THE BOULTON AND WATT ENGINE
The Boulton and Watt engine was built in 1820 and moved to Kew Bridge from the Grand Junction Waterworks Comany's Chelsea works in 1840. Originally there were two engines installed in this building, but the "East Cornish" engine was removed in the 1940s to allow artefacts from other pumping stations to be displayed here, as part of the Metropolitan Water Board museum.
|Date of manufacture||1820|
|Cylinder Diameter||64 inches (1.62 metres)|
|Stroke||96 inches (2.4 metres)|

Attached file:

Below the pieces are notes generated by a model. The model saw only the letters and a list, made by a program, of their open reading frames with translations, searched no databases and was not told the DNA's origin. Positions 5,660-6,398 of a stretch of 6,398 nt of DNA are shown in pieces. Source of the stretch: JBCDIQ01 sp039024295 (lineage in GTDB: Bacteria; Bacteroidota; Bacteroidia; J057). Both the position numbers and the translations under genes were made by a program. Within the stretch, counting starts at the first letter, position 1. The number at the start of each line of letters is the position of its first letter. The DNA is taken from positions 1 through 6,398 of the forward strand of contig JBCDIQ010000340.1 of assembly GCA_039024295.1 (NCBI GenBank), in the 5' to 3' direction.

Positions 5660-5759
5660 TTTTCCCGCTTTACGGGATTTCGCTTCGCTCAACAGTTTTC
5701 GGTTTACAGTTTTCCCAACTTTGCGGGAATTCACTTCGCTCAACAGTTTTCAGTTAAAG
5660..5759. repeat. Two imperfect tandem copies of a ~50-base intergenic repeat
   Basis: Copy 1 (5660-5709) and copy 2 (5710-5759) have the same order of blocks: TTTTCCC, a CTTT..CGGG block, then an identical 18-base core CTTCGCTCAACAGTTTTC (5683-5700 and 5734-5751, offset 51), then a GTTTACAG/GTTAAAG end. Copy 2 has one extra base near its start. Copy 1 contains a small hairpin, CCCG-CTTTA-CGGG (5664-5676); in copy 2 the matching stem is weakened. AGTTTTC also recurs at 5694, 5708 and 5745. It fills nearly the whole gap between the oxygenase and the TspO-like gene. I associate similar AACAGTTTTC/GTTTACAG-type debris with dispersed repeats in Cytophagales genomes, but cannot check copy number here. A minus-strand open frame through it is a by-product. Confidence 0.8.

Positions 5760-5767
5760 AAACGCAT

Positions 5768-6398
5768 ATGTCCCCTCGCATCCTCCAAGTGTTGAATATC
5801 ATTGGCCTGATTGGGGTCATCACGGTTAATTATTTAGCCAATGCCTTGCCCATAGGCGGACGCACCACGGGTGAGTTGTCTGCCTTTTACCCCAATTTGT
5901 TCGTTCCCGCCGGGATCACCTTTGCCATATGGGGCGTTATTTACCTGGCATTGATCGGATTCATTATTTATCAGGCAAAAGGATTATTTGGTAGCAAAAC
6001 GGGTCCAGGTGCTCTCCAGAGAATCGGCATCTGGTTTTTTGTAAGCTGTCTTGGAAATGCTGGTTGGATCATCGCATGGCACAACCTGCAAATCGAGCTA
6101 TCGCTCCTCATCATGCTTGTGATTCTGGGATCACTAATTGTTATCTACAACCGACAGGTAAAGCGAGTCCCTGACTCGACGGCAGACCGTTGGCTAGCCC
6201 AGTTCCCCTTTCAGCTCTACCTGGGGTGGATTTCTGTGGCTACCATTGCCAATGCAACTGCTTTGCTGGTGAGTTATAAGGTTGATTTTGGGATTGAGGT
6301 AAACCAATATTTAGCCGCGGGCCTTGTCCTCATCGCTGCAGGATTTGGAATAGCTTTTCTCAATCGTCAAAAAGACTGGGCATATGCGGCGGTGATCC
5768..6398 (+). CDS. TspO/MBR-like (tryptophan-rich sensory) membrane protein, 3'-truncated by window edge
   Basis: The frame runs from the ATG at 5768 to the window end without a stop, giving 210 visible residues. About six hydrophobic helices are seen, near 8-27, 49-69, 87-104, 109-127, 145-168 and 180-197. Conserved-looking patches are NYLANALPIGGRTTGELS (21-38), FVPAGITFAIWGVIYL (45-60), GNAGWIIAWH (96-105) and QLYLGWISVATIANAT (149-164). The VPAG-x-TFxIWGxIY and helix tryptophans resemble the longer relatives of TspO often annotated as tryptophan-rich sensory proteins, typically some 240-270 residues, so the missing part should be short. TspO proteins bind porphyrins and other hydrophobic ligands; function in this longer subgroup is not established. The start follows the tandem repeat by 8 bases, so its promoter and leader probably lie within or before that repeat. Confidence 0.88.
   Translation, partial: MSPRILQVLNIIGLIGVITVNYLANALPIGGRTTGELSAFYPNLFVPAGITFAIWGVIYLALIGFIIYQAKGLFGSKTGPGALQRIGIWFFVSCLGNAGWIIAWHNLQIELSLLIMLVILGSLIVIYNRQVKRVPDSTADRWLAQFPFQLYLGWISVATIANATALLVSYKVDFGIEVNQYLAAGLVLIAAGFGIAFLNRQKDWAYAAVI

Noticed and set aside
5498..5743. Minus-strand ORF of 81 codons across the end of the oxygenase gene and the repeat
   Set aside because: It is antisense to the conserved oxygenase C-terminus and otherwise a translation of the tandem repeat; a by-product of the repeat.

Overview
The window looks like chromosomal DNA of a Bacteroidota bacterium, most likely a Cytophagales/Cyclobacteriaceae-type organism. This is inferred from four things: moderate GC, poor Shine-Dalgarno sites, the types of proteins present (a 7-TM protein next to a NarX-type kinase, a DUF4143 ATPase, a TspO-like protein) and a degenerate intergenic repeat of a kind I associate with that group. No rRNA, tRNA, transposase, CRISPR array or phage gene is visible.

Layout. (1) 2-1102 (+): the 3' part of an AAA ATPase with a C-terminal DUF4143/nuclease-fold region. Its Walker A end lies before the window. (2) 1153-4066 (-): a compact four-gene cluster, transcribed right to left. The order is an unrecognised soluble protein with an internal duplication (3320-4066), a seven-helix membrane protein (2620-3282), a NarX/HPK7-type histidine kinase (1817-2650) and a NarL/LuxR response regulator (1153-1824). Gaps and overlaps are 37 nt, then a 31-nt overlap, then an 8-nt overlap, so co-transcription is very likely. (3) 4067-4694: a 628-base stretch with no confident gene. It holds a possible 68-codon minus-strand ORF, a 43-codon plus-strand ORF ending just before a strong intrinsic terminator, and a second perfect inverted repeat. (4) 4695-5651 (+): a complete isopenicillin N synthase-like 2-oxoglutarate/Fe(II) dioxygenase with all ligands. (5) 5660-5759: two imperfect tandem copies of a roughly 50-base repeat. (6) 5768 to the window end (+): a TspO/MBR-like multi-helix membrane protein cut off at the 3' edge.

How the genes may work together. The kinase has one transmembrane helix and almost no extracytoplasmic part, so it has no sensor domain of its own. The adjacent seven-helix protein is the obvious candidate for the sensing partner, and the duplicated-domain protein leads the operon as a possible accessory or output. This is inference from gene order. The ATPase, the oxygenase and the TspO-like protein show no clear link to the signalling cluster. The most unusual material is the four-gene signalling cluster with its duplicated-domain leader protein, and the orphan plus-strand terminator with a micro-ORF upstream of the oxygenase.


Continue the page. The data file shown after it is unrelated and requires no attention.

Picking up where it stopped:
|Weight of Beam||15 tons (15.1 tonnes)|
|Water output per stroke||130 Gallons (590 litres)|
|Water output per 24 hours||2.5 M Gallons (8 M litres)|
|Strokes per minute||6 - 6 1/2|
|Returned to steam||1975|
The Boulton & Watt is the oldest engine on site and ceased working in 1943 before being restored to working order in 1975. The sump of this engine has proved popular with wildlife with fish and crabs making their homes there.
The engine was built by Boulton & Watt of the Soho Foundry, Birmingham in 1820, the year after the death of James Watt. In 1848 it was converted to work on the Cornish cycle, using higher pressure steam.
This engine is the oldest known working waterworks beam engine in the world.